Kay Swift

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Kay Swift
Kay Swift (from kayswift.com).jpg
Background information
Born(1897-04-19)April 19, 1897
DiedJanuary 28, 1993(1993-01-28) (aged 95)
OccupationsComposer
 
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Kay Swift
Kay Swift (from kayswift.com).jpg
Background information
Born(1897-04-19)April 19, 1897
DiedJanuary 28, 1993(1993-01-28) (aged 95)
OccupationsComposer

Katharine Faulkner "Kay" Swift (April 19, 1897 – January 28, 1993) was an American composer of popular and classical music, the first woman to completely score a hit musical. Written in 1930, Fine and Dandy includes some of her best known songs; the title song has become a jazz standard. "Can't We Be Friends?" (1929) was her biggest hit song. Swift also arranged some of the music of George Gershwin posthumously, such as the prelude "Sleepless Night" (1946).

Biography[edit]

Swift was educated as a classical musician and composer at the Institute of Musical Art (now known as the Juilliard School). Her teacher of composition was Charles Loeffler, while harmony and composition were taught to her by Percy Goetschius. Her father, a music critic, died when she was young. She had played professionally with the Edith Rubel Trio. While performing at a social event, she met the sister of her future husband, who arranged their meeting. James Paul "Jimmy" Warburg was a member of a distinguished Jewish family that had made a fortune in banking. Swift was not Jewish, and Jimmy's uncle by marriage Jacob Schiff objected to the marriage. But his parents accepted the marriage. Swift had three children by Warburg between 1919 and 1924.[1] She was also grandmother to the novelist Katharine Weber. Jimmy—using the pen name of Paul James—wrote lyrics for Swift's melodies, an extension of his poetry writing which was a Warburg family tradition.

Before meeting George Gershwin in 1925, her musical background was classical, though she was a great fan of the songs of Irving Berlin. Gershwin coined her nickname "Kay",[2] encouraged her interest in popular music and her writing in that vein. He frequently consulted Swift about his musicals and other works, and she became a trusted musical advisor. After Gershwin's death in 1937, his brother Ira Gershwin collaborated with Swift to complete and arrange some of his unpublished works.[3] He said that she knew almost all of George's music, "had taken down sketches as he composed [...] and had total musical recall."[4]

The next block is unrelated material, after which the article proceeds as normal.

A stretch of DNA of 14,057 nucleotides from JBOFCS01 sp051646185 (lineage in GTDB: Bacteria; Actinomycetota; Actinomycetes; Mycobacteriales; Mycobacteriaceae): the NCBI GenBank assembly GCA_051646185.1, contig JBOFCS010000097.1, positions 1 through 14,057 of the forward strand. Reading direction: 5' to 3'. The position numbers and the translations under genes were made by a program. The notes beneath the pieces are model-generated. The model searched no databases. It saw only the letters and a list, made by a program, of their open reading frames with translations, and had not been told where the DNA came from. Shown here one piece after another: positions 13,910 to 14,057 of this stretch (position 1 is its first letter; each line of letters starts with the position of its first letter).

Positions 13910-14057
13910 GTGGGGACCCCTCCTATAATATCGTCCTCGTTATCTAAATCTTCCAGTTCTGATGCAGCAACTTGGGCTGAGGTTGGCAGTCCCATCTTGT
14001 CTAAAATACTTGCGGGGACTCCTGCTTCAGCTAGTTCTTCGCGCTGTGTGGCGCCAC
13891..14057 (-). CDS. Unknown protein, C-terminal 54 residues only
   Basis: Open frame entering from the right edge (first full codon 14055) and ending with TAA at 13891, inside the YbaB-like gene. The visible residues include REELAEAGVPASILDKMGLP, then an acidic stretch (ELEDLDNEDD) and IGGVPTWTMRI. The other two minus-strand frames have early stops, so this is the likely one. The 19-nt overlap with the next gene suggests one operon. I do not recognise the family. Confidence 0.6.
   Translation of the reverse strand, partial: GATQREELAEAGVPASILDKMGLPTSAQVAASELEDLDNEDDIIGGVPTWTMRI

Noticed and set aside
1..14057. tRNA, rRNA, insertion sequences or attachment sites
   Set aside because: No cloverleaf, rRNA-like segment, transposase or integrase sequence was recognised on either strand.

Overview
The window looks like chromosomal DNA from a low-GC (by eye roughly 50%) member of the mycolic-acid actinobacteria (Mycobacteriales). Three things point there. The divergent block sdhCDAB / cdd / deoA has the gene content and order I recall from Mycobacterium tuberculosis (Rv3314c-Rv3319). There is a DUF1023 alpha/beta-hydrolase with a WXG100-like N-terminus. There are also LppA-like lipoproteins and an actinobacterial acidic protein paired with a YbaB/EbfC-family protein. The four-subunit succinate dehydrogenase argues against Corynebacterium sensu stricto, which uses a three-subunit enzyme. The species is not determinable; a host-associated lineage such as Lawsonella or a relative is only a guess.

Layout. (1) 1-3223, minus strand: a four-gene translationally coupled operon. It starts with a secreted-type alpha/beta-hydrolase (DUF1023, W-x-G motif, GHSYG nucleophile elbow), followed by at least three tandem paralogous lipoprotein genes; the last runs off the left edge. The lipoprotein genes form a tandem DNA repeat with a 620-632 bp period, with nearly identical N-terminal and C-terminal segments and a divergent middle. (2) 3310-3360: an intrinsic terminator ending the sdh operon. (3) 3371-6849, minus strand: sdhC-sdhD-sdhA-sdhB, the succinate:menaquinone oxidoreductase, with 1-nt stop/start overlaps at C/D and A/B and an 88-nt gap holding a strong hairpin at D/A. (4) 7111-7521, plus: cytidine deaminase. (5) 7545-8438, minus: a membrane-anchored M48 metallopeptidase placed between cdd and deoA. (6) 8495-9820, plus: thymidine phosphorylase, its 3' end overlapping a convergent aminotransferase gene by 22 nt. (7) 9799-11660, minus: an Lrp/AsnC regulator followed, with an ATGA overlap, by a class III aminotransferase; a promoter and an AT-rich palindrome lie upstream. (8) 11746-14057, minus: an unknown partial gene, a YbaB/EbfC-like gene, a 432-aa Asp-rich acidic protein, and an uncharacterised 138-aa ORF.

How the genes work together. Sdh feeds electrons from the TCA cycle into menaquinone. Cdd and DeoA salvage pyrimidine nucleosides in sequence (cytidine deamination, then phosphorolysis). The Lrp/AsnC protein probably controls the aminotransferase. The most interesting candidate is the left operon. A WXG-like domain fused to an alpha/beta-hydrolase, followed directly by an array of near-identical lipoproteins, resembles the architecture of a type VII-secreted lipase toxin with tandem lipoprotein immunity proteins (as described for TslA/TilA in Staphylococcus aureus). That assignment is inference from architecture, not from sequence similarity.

After she met George Gershwin, he and Swift were more and more frequently seen together. Her husband Jimmy, frequently out of town on business, was tolerant, later saying that he liked Gershwin although he had some resentment toward the "self-centered genius" who had interfered with his life. Swift and Warburg's marriage ended in divorce in 1934. Gershwin and Swift's affair lasted over ten years in all, until his death. Despite their long relationship, Kay and George never married, perhaps because, as her granddaughter Katharine Weber has suggested, Gershwin's mother Rose was unhappy that she was not Jewish.[5] In any case, his reluctance was not unfamiliar to his family and friends—Ira Gershwin thought George was too uncomfortable with children, others thought he was too self-centered to ever marry or simply preferred not to. As the couple entered a nightclub one evening, Oscar Levant reportedly announced, "Ah, look! Here comes George Gershwin with the future Miss Kay Swift."[6]

Before their 1930 hit show Fine and Dandy, Kay Swift and Paul James contributed numbers to The First Little Show ("Can't We Be Friends?") and The Garrick Gaieties. In 1934 Swift composed a ballet for George Balanchine entitled Alma Mater, which marked Balanchine's first original work with an American setting. She had been staff composer at Radio City Music Hall where she wrote musical numbers for The Rockettes, and been Director of Light Music for the 1939 World's Fair. In 1952, Kay Swift provided the score for Cornelia Otis Skinner's one-woman Broadway show Paris '90.

Swift met a cowboy at a rodeo in 1939, and eloped with him two weeks later. Her 1943 book about life on his Oregon ranch, "Who Could Ask For Anything More?" was made into the 1950 movie Never a Dull Moment, which featured Fred MacMurray as the cowboy and Irene Dunne as Kay.

Her later years were devoted to transcribing, performing, and annotating Gershwin's music, which she did until being diagnosed with Alzheimer's Disease in 1991. She died at the Alzheimer's Resource Center in Southington, Connecticut on January 28, 1993 at the age of 95.

References[edit]

Notes[edit]

  1. ^ Hyland: p. 89
  2. ^ Ohl: p. 51
  3. ^ Hyland, ibid: p. 90
  4. ^ Ohl: p. 126
  5. ^ Sidney Offit (September–October 2011). "Sins of Our Fathers (and Grandmothers)". Moment Magazine. Retrieved October 3, 2011. 
  6. ^ Ohl:p. 117

External links[edit]